I read these excerpts from an article in the May 2015 issue of FamilyFun Magazine, published by Parents.com, and they really hit the nail on the head for what I endorse in a road trip:
Make Personal Connections
By Laura Billings Coleman
Our family’s vacation road map began to materialize last summer, when 9-year-old Finn asked for a membership to Ancestry.com (go figure). The two of us went right down the rabbit hole, turning up sailors and Puritan settlers up and down the East Coast, including in Groton, Massachusetts, the destination for an October family wedding.
Thus inspired, we took 10 days off from school for a study of colonial America, diving deep into the places tied to our forebears’ arrival in the New World. Starting on Cape Cod, we tracked familiar names around Massachusetts, from Concord (my tenth great-grandfather was a founder of that town in 1635), to Salem (where the wife of our eighth great-uncle was the first to be hanged at the witch trials), to Boston-area Revolutionary War battle sites (where some of our forebears fought as minutemen, and others sided with the crown). My three sons, ages 9, 11, and 12, dutifully documented their discoveries for their history teachers at home, but we were happy being tourists, too, watching whales, visiting art galleries, and eating lobster rolls.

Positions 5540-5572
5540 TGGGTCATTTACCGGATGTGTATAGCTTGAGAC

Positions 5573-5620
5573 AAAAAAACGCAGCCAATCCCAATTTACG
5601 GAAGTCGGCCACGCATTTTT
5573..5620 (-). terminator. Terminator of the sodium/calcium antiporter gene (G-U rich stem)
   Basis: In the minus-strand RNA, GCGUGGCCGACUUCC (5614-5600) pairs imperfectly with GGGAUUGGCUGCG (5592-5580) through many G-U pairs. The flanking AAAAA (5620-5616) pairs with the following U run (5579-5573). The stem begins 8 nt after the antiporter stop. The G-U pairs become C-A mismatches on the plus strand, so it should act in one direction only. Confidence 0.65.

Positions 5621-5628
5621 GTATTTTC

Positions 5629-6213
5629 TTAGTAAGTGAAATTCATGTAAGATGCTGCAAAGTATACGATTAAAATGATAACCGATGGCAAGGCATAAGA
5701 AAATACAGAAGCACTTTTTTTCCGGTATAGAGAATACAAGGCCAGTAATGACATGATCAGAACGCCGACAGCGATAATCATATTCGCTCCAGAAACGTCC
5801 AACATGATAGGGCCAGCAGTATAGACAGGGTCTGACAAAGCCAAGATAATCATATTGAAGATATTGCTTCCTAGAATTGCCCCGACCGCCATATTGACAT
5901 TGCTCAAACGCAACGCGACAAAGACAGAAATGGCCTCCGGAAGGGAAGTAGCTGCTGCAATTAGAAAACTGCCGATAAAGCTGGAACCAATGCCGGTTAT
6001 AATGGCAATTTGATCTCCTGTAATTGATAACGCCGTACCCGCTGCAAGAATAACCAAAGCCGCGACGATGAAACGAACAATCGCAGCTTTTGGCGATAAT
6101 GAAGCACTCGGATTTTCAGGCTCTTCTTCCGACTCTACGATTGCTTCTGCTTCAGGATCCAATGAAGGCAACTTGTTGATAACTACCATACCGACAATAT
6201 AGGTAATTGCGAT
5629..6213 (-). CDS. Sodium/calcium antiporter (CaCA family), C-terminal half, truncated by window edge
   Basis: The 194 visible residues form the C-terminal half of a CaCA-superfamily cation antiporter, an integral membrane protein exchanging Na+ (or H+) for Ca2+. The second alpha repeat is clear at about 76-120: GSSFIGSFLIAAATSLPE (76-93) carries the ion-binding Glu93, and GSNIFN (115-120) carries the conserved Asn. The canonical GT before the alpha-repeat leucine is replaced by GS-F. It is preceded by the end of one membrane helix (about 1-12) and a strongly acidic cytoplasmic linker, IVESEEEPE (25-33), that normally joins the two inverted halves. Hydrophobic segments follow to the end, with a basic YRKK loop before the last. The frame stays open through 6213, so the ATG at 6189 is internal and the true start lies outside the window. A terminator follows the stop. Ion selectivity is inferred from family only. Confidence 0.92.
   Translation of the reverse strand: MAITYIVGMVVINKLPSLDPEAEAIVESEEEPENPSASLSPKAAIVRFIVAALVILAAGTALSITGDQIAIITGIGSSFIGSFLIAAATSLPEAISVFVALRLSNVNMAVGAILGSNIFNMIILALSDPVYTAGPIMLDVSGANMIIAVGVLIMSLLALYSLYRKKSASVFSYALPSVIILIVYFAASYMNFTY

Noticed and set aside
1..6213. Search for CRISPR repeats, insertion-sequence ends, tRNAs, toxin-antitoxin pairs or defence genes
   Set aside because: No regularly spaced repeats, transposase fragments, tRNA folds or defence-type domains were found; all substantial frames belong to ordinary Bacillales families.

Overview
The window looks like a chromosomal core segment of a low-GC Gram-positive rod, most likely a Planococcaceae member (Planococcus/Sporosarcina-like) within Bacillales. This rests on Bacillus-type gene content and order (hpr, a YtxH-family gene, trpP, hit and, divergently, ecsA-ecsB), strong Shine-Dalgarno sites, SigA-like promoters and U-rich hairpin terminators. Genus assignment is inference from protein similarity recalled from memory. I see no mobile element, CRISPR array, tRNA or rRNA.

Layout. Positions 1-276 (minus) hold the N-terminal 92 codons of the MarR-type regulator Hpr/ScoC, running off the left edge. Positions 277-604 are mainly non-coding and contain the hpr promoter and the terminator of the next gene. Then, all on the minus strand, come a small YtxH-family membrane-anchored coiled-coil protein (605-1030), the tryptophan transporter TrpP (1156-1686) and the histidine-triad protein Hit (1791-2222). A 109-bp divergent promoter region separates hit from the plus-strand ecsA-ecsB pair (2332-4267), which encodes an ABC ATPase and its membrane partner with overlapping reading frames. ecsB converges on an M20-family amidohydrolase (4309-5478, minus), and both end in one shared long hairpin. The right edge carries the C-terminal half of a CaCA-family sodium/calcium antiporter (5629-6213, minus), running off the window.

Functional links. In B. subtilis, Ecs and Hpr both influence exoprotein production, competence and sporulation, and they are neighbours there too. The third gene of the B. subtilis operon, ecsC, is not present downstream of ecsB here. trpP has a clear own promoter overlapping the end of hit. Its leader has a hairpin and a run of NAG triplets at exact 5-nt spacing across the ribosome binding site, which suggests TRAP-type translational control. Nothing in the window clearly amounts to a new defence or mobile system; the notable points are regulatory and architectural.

New England in the fall is a fantastic destination for many reasons, but having family connections to uncover gave our travels there an added dimension that kept all three boys curious and full of questions. Seeing family names on gravestones — and even watching a reenactment of the trial of our “Auntie” Bridget Bishop in Salem — brought history home in a whole new way.
Build on a Child’s Passions
By Alisson Clark
Older kids can be notoriously hard to please on vacation. There’s no instant joy from a newly discovered playground, no napping in a stroller while mom and dad take in a museum. So when our son, Owen, started playing trombone in middle school, we planned a trip around his passion for jazz. Our destination: New Orleans, which offers plenty of kid-friendly opportunities to explore the city’s legendary musical heritage.
We arrived during a free festival that drew performers from around the world and began our visit watching a parade of middle- and high-school brass bands. We also saw drum circles and dance groups. And when a strolling band broke into an impromptu show on a street corner, Owen saw that performances don’t have to wait for an end-of-year school concert. Sharing music can always be part of your life.
We had envisioned the trip as a way to deepen Owen’s interest in music, but my husband and I learned things, too. Playing to our son’s expertise meant that he got to teach us (a great way to get older kids to open up). Not only did he explain the difference between a tuba and a sousaphone and what puts the swing in a swing rhythm, he shared more about band, and his life in general, on that trip than he had the whole year!